Phillies

Key notes and dates in Phillies' 2020 schedule

Key notes and dates in Phillies' 2020 schedule

Opening day fills even the most hardened baseball fan with hope and optimism.

For one day, one week, one month, all 30 teams are "in it." Plus there's the pageantry, the stories from players about what opening day meant to them as a kid. It's a fun afternoon that somehow feels new every year. 

The Phillies get to spend it next season in the venerable baseball town of Miami, Florida. 

It's the first time since 2003 the Phillies are opening the season in Miami. Opening day is Thursday, March 26, the earliest start ever excluding international games. The final day of the regular season is Sunday, Sept. 27.

Some key dates/notes from the schedule:

• The Phillies' home opener is Thursday, April 2 at 3:05 p.m. against the Brewers.

• The Phillies and Braves do not meet at all for the first time until May 4 in Philly. The Phils will have played 34 games by then (barring rainouts).

• The Phillies knock out three NL Central road trips in the month of April: Chicago, Milwaukee and Cincinnati. They also take their one and only trip to San Francisco April 27-29.

• The first West Coast trip is May 18-24 when the Phillies go to Dodger Stadium for four and Coors Field for three.

• Mike Trout and the Angels come to Philadelphia July 17-19. Trout last played here in May 2014, so long ago that the Phillies' starting pitchers in the two games were A.J. Burnett and Cliff Lee.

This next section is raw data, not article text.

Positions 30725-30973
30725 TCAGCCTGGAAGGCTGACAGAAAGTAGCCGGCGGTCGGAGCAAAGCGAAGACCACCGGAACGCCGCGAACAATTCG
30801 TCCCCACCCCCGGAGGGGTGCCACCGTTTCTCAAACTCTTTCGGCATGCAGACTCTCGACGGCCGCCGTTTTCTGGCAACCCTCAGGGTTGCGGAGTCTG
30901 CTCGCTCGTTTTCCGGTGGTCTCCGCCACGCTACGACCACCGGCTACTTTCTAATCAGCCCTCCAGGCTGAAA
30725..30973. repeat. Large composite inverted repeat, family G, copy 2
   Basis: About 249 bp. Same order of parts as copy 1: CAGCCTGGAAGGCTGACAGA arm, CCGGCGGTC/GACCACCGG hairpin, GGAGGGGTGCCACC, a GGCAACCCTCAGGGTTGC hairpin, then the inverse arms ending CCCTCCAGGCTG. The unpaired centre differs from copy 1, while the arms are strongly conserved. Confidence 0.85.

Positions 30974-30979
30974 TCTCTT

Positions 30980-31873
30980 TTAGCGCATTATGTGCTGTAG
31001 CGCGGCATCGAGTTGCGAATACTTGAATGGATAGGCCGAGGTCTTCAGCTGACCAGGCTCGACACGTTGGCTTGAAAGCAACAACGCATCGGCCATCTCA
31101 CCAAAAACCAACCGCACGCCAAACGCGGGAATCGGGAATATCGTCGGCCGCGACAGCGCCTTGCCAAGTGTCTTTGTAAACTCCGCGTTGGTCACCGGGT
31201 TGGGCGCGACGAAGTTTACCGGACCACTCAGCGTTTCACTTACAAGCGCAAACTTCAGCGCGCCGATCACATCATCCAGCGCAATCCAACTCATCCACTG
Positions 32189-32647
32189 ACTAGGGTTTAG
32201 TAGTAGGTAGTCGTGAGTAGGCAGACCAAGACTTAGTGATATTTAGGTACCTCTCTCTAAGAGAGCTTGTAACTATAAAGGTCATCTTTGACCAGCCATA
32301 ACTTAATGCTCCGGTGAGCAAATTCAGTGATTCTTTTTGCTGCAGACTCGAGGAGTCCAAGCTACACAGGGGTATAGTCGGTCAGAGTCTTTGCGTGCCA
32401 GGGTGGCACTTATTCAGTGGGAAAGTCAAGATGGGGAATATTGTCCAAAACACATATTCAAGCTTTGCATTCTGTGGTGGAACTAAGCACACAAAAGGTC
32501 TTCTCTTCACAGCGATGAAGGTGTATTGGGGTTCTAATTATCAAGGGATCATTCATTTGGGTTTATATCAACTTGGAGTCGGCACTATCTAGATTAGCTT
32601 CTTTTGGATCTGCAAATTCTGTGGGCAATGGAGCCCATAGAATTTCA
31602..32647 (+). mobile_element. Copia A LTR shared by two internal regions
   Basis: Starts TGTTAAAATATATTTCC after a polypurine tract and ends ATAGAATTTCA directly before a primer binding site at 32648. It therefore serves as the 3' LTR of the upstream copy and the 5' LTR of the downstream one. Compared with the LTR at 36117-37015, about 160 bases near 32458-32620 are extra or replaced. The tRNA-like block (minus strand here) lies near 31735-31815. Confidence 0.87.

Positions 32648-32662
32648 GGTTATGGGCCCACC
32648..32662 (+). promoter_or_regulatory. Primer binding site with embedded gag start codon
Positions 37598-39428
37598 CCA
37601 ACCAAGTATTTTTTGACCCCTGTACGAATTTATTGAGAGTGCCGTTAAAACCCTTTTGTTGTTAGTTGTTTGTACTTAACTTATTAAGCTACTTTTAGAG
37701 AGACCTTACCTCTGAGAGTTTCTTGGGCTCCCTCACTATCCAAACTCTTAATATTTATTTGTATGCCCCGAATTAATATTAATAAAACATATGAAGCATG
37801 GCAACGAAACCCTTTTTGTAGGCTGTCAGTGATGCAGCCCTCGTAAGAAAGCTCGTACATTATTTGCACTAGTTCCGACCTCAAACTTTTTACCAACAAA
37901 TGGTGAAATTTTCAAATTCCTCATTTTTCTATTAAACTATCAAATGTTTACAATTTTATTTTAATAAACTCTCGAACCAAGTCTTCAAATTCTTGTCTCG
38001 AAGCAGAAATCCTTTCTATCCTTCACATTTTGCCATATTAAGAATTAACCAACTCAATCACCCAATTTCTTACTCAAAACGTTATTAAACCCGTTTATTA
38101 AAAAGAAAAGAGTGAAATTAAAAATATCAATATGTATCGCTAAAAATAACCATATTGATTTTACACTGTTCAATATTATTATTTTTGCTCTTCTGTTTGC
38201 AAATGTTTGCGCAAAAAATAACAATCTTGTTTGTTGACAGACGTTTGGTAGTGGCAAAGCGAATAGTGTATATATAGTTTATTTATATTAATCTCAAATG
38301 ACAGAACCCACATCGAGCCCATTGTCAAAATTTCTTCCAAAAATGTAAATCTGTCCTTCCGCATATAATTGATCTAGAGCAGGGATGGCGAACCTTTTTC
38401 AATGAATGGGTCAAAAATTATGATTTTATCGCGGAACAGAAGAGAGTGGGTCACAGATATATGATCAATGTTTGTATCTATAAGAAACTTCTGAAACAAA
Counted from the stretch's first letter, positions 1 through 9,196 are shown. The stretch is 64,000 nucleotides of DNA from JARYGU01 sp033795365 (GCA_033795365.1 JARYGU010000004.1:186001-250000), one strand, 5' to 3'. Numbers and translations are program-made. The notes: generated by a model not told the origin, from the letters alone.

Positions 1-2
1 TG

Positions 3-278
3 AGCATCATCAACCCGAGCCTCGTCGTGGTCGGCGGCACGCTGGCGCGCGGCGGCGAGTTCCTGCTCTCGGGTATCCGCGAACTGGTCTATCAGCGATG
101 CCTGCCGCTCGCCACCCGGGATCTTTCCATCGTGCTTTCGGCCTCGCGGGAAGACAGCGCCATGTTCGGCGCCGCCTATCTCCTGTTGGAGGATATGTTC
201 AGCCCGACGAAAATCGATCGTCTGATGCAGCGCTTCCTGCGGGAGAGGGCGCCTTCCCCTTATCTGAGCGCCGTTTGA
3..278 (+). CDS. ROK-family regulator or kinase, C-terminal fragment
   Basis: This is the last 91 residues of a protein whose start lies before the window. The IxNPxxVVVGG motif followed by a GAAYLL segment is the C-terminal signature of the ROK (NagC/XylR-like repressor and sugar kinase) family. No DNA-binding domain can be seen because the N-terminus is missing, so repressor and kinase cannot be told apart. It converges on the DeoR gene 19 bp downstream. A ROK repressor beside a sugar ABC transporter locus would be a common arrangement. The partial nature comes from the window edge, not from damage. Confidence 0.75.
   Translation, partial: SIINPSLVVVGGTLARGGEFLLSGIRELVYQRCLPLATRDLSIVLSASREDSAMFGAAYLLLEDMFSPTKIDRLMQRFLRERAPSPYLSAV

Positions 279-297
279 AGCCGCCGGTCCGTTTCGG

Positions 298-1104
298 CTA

• Home interleague opponents: Rangers, Blue Jays, Athletics and Angels. 

• Road interleague opponents: Mariners, Astros, Blue Jays and Rangers

• In September, 16 of the Phillies' final 18 games come against the Braves, Nationals and Mets.

Go here to check out the schedule in its entirety. 

Click here to download the MyTeams App by NBC Sports! Receive comprehensive coverage of your teams and stream the Flyers, Sixers and Phillies games easily on your device.

More on the Phillies

Aaron Nola not in Phillies camp; will Zack Wheeler start opener?

Aaron Nola not in Phillies camp; will Zack Wheeler start opener?

It has been widely assumed that Aaron Nola will make his third straight opening day start when the Phillies begin their shortened 2020 season later this month.

But now you have to wonder if things might be shaping up for Zack Wheeler to make that start.